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tv   All In With Chris Hayes  MSNBC  September 8, 2018 3:00pm-4:00pm PDT

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onth, tops. oh boy. wi-fi fast enough for the whole family is simple, easy, awesome. in many cultures, young men would stay with their families until their 40's. hi, everyone. it's 4:00 in new york. president trump orders the attorney general to hunt down the op-ed author attacking him. he gave the midterm message to try to save america from trumpism. the 44th president launching his most direct attack yet against the 45th, calling trump, quote, a threat to democracy and accusing his republican enablers of practicing a, quote, politics of fear and resentment.
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>> it should not be democratic or republican. it should not be a partisan issue to say that we do not pressure the attorney general or the fbi to use the criminal justice system as a cajole to punish our political opponents. [ applause ] or to explicitly call on the attorney general to protect members of our own party from prosecution because an election happens to be coming up. i'm not making that up. that's not hypothetical. it shouldn't be democratic or republican to say that we don't threaten the freedom of the press because they say things or publish stories we don't like. [ applause ] i complained plenty about fox news. [ laughter ] but you never heard me threaten to shut them down.
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or call them enemies of the people. it shouldn't be democratic or republican to say we don't target certain groups of people based on what they look like or how they pray. we are americans. we're supposed to stand up to bullies. [ applause ] not follow them. we're supposed to stand up to discrimination. and we're sure as heck supposed to stand up clearly and unequivocally to nazi sympathizers. [ applause ] how hard can that be? saying that nazis are bad? >> good god, trump makes you miss everyone that came before him. obama's return to the campaign trail is sure to fan the flames of donald trump's inferiority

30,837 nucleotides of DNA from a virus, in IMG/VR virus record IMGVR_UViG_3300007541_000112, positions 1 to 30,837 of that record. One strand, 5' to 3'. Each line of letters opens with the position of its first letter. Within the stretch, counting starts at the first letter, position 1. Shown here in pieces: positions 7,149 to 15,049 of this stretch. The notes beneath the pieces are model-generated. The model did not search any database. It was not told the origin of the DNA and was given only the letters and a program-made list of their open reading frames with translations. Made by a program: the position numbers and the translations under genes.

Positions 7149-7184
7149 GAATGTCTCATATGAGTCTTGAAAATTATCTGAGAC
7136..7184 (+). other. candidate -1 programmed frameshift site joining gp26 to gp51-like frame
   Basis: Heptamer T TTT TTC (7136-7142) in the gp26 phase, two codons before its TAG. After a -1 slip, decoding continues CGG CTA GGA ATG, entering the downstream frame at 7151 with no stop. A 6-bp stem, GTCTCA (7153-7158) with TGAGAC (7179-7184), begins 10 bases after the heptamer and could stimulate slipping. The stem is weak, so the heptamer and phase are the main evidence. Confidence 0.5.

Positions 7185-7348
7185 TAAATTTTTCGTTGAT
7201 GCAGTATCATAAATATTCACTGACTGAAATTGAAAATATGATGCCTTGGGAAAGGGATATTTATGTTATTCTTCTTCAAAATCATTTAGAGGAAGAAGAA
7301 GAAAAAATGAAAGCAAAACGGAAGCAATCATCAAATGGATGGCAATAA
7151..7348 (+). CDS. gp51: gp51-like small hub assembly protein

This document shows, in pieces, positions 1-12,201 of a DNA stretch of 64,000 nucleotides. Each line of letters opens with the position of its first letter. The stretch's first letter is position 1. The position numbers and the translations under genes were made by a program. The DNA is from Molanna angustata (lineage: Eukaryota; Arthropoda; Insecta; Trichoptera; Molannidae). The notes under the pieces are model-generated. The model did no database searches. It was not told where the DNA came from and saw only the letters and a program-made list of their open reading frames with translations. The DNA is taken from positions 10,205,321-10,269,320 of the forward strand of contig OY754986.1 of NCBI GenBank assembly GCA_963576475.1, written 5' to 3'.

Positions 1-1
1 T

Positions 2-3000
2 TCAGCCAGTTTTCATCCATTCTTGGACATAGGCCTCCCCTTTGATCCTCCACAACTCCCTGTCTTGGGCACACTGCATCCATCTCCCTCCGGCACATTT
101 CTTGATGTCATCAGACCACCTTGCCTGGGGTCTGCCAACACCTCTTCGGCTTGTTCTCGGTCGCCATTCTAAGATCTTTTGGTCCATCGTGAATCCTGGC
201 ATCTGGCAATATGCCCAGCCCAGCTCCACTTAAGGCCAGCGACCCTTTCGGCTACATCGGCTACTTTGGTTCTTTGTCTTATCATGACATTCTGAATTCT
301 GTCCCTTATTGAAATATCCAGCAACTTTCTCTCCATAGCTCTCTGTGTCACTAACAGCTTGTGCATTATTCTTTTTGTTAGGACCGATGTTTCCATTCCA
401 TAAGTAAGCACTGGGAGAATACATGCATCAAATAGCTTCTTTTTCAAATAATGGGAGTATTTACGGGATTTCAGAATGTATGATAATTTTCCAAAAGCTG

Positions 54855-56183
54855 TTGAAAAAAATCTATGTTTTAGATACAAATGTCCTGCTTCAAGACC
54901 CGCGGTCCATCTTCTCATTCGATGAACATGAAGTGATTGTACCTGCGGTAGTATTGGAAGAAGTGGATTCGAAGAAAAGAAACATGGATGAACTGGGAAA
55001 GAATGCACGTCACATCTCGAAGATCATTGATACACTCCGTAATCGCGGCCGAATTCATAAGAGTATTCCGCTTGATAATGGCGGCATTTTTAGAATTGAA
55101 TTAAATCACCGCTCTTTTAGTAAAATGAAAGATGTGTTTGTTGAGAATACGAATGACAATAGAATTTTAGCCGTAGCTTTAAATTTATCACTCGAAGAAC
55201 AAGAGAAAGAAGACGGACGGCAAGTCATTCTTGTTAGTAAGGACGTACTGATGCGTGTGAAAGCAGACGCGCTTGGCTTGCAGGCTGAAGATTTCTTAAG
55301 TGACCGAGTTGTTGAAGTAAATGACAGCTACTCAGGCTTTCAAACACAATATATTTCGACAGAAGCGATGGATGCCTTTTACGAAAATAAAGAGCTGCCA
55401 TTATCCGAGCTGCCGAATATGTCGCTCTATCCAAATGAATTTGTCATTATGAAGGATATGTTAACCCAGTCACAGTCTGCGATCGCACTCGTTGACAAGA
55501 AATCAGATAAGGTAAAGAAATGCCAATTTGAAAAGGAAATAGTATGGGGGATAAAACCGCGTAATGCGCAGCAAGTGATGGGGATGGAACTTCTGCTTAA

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complex. trump trying to brush off obama's return with an insult. >> i'm sorry i watched it, but i fell asleep. [ laughter ] i found he's very good, very good for sleeping. >> actually it's more likely that obama's presence on the campaign trail will wake up his coalition of democratic and independent voters but there is ample time to test that theory. joining us to discuss the latest high-level rebuke of the conduct of the current president some of the our favorite reporters and friends. jeremy bash, former staff at the ci ericsson and pentagon now msnbc analyst. jonathan lemire, white house reporter for the associated press. the rev al sharpton, president of the national action network and host of politics nation here on msnbc. brett stevens, op-ed columnist for "the new york times" and mar a gay, journalist and member of the "the new york times" editorial board. jeremy bash, let me start with you, one because i missed you.